Today I’ll point out a couple of recent news items that illustrate there is no funding drought for any group that manages to bring a credible approach to addressing one of the causes of aging to the point of human clinical trials. This is the case even when it is generally understood by all involved that the therapies in question are first generation attempts at implementation, subject to all the normal challenges that brings, and in principle not as good as competing forms of technology that are still at an earlier stage in the process of development. The drought lies in the number of groups who can make it to this stage, because there are never enough entrepreneurs, and the issues with fundraising are all further back in the pipeline: it is hard to raise funds for research into most means of rejuvenation, and it is hard to raise funds at the early startup stage, though that second point is rapidly becoming easier with the growth in the number of incubators focused on biotechnology and aging. Look at YC Bio, for example, or Age 1.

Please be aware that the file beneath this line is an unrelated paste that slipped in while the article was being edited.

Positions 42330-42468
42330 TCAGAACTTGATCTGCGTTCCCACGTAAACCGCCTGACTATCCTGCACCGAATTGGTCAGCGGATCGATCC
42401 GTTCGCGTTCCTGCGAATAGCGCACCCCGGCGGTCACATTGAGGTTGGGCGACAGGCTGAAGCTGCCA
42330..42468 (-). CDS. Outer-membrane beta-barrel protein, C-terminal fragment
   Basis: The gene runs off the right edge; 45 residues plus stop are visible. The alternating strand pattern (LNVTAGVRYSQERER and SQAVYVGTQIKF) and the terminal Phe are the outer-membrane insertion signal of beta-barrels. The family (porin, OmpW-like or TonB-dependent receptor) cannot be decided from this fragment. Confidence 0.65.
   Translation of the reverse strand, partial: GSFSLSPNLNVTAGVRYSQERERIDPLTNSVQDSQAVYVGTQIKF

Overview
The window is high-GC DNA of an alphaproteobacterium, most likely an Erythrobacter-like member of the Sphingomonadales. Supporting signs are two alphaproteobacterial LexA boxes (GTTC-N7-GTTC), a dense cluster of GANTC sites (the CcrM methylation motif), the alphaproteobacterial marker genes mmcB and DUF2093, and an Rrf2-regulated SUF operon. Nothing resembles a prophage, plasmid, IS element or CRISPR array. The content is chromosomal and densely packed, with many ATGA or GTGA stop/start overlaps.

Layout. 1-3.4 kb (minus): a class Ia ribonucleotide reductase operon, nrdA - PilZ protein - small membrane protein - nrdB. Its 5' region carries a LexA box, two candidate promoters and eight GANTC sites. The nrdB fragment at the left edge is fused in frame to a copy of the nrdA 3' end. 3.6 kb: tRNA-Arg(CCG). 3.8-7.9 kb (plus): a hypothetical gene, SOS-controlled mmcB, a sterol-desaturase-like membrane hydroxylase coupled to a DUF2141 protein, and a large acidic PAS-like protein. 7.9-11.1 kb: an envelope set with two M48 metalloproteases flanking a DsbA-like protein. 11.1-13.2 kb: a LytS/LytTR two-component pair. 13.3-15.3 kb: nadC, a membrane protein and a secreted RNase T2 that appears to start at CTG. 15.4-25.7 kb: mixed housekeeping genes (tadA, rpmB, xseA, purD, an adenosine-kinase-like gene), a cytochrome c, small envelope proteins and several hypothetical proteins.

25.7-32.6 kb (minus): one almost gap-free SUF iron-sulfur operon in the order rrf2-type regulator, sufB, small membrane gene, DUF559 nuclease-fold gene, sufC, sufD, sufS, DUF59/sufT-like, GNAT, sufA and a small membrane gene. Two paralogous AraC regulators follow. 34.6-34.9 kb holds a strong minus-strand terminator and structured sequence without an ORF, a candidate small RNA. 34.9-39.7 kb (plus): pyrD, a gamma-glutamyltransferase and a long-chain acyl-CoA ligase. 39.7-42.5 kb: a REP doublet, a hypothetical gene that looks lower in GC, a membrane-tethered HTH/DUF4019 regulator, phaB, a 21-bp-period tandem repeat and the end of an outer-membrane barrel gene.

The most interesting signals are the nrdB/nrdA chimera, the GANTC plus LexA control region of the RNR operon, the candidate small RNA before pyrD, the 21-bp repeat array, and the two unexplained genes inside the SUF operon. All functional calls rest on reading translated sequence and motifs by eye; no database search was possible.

(That it takes a ridiculous amount of funding to pass regulatory
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